Anthem's Mail-Order Meds Policy Puts HIV-Positive People at Risk
1/30/2013 2:00:00 PM
Anyone who has been living with HIV for any length of time can tell you the value and importance of their local, community pharmacist. We rely on them to remind us when it is time to refill our prescriptions, for advice regarding potentially harmful drug interactions and to connect us with other community resources to help support our quality of life.
For many, the community pharmacist is more than just another health care provider, he or she is an invaluable resource, an individual who is personally invested in our health and wellbeing, and a friend.
So it should come as no surprise that many people were shocked and dismayed late last year when they began receiving letters from Anthem, the largest private insurance company in California, informing their policyholders requiring “specialty” medications—including HIV medications—that they would have to terminate their relationships with their community pharmacists, and instead would be forced to obtain their lifesaving drugs from CuraScript, a mail-order pharmacy based out of Florida.
The letters—similar to the one reprinted here—brusquely informed policyholders that they have until the 1st of March to sign up with CuraScript or they will have to start paying full price for their medications.
“If you stay with your retail pharmacy, the medicine won’t be covered and it’ll cost you more money.”
Either sign up or you are on your own.
Anthem, of course, claims that this new policy is a cost-saving measure. That by forcing all of it’s HIV-positive policyholders to go through the same source for their medicine it “allows our contracted specialty pharmacy to secure bulk discounts for high cost drugs that help keep the benefit more affordable.”
But many low and middle-income individuals living with HIV rely on payment assistance programs developed between local pharmacies and the big pharmaceutical companies to help offset the high cost of co-pays and deductibles set by their insurance provider. Loss of access to these programs could cost many Californians already struggling through the state’s poor economic climate hundreds or even thousands of dollars a year.
And it isn’t hard to see how the potential short-term savings could easily be washed away by the probable long-term implications of this policy: The medication mix-ups and drug combination complications that are sure to happen when you force patients out of the care of their local pharmacist and instead leave them at the mercy of harried warehouse workers and poorly trained hotline operators.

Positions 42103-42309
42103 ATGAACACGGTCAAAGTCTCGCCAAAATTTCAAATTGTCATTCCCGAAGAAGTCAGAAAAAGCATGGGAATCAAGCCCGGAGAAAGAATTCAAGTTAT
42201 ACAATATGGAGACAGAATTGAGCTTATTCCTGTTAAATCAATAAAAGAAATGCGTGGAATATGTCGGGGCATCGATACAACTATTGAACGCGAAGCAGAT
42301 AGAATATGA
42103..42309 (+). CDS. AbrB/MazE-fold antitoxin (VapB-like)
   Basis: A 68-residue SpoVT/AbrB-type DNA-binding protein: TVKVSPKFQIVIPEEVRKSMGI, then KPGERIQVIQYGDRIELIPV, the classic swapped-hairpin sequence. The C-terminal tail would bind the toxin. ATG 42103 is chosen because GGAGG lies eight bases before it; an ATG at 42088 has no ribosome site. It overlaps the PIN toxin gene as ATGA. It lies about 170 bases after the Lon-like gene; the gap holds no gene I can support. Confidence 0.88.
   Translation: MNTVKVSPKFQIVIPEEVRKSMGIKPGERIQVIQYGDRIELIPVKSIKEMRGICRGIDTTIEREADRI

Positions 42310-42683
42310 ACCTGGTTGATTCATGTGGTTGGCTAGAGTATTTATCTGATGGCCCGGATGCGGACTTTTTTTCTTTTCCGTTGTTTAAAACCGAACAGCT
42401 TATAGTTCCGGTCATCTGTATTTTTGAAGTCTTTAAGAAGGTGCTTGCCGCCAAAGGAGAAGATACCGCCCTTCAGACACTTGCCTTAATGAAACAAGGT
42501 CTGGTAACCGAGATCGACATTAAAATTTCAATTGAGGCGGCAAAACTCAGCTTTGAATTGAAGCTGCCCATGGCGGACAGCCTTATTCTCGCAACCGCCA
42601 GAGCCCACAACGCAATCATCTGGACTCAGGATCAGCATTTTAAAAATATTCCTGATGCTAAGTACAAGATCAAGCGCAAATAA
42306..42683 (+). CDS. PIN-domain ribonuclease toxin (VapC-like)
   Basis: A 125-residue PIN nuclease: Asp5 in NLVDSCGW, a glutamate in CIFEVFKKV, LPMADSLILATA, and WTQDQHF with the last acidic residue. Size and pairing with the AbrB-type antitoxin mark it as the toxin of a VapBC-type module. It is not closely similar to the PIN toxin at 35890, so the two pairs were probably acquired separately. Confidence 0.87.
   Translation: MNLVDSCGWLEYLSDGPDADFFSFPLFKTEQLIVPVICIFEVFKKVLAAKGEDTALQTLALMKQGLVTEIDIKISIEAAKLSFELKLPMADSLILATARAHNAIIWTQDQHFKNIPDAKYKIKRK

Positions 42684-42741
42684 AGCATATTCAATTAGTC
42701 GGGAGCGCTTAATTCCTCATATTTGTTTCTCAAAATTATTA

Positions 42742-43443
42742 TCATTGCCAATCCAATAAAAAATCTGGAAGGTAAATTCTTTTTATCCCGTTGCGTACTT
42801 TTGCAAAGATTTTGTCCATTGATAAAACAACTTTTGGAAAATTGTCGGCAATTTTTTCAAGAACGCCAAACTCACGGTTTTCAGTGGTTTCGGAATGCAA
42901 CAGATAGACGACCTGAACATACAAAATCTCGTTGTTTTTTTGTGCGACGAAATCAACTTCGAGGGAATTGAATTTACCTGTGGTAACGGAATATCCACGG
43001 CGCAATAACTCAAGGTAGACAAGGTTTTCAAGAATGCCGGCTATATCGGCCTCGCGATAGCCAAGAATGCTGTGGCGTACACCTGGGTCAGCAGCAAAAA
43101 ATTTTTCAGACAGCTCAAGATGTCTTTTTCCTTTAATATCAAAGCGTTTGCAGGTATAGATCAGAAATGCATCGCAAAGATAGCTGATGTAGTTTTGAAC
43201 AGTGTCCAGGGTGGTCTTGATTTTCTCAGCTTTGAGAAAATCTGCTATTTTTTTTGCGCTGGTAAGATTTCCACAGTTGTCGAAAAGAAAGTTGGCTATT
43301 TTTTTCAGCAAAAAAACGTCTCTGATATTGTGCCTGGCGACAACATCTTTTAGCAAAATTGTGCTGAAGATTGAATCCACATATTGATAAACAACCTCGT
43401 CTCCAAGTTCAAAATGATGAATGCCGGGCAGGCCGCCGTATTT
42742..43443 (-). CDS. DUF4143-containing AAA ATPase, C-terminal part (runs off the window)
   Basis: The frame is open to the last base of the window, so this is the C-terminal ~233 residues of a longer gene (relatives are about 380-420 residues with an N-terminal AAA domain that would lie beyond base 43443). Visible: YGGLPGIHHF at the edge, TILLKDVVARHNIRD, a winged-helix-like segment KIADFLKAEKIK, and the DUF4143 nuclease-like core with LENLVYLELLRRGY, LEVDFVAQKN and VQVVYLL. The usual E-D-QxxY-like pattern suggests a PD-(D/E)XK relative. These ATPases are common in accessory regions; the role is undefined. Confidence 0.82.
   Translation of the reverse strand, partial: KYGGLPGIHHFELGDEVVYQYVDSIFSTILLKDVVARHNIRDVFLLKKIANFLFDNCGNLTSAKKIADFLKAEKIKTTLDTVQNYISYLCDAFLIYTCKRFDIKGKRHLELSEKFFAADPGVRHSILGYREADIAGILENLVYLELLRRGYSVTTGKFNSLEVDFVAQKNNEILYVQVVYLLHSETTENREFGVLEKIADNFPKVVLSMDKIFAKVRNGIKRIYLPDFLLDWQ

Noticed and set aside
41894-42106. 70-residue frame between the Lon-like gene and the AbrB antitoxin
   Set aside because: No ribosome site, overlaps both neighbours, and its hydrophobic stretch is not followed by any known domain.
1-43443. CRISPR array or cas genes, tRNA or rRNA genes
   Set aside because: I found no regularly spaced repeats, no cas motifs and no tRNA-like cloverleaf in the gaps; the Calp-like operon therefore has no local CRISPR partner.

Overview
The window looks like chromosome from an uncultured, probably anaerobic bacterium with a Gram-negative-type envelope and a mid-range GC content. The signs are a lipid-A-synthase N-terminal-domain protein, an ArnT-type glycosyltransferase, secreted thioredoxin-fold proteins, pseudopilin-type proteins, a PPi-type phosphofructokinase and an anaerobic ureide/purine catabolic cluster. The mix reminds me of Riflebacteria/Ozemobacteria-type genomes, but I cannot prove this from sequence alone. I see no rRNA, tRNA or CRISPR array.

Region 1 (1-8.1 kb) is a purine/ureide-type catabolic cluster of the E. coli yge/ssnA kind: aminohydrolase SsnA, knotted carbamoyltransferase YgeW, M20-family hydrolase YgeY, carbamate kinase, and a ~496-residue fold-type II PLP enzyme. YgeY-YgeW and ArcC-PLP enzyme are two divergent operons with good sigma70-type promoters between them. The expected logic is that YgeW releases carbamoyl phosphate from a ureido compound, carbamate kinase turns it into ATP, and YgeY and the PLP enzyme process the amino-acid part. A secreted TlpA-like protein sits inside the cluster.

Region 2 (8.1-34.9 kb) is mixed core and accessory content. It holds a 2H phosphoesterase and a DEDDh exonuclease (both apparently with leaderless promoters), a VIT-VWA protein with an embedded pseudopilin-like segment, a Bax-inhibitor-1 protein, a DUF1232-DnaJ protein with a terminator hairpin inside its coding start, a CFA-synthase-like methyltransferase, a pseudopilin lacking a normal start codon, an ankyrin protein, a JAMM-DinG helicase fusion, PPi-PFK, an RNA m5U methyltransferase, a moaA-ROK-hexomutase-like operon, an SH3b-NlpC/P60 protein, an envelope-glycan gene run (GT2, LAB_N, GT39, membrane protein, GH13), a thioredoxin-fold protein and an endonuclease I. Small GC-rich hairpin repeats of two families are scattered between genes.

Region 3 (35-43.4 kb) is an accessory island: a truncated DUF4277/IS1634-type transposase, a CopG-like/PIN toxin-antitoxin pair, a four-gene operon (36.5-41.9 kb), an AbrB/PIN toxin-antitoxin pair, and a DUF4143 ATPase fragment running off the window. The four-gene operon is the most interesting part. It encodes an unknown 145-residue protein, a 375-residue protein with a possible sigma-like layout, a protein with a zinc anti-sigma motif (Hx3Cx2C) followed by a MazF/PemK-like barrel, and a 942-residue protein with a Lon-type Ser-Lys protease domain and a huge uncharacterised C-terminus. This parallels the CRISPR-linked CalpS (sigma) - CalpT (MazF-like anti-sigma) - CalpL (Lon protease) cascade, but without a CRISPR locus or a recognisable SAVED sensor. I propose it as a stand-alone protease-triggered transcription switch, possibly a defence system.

The possibility that one’s medication could be lost or stolen as it makes its way across the country, through the postal system, is practically an assurance.
And in addition to potential consequences to the health of Anthem’s policyholders, there are also serious privacy concerns. Since CuraScript will only deliver to homes or offices, never to post office boxes, there is the very worrying possibility that some people could have their HIV-status broadcast to their neighbors or co-workers by a package left unattended on a desk or doorstep.
Those who have complied with their insurer’s demands to abandon the care of their community pharmacist for CuraScript’s uncertain mercies are already peppering the internet with horror stories. Oriol Gutierrez, the editor-in-chief over at POZ, recently wrote about a mysteriously canceled order that will leave him without access to his medications for almost a week. While ACT UP founder Larry Kramer writes about his frustrations in navigating CuraScript’s labyrinth of robo calls and incompetent, unhelpful personnel.
Fortunately, they might not have to suffer these indignities for long, as the consumer advocacy group, Consumer Watchdog, has filed a class-action lawsuit against Anthem, claiming their policy forcing HIV-positive individuals to get their medication through mail-order violates California’s anti-discrimination law.
The law in question, the 1959 “Unruh Civil Rights Act,” specifically outlaws discrimination based on “sex, race, color, religion, ancestry, national origin, disability, medical condition, genetic information, marital status or sexual orientation.” So it seems pretty clear that Anthem is breaking the law.
Let’s hope the courts agree. If they don’t, it’s going to put the health of thousands of people living with HIV at risk, and likely put many community pharmacists out of business.
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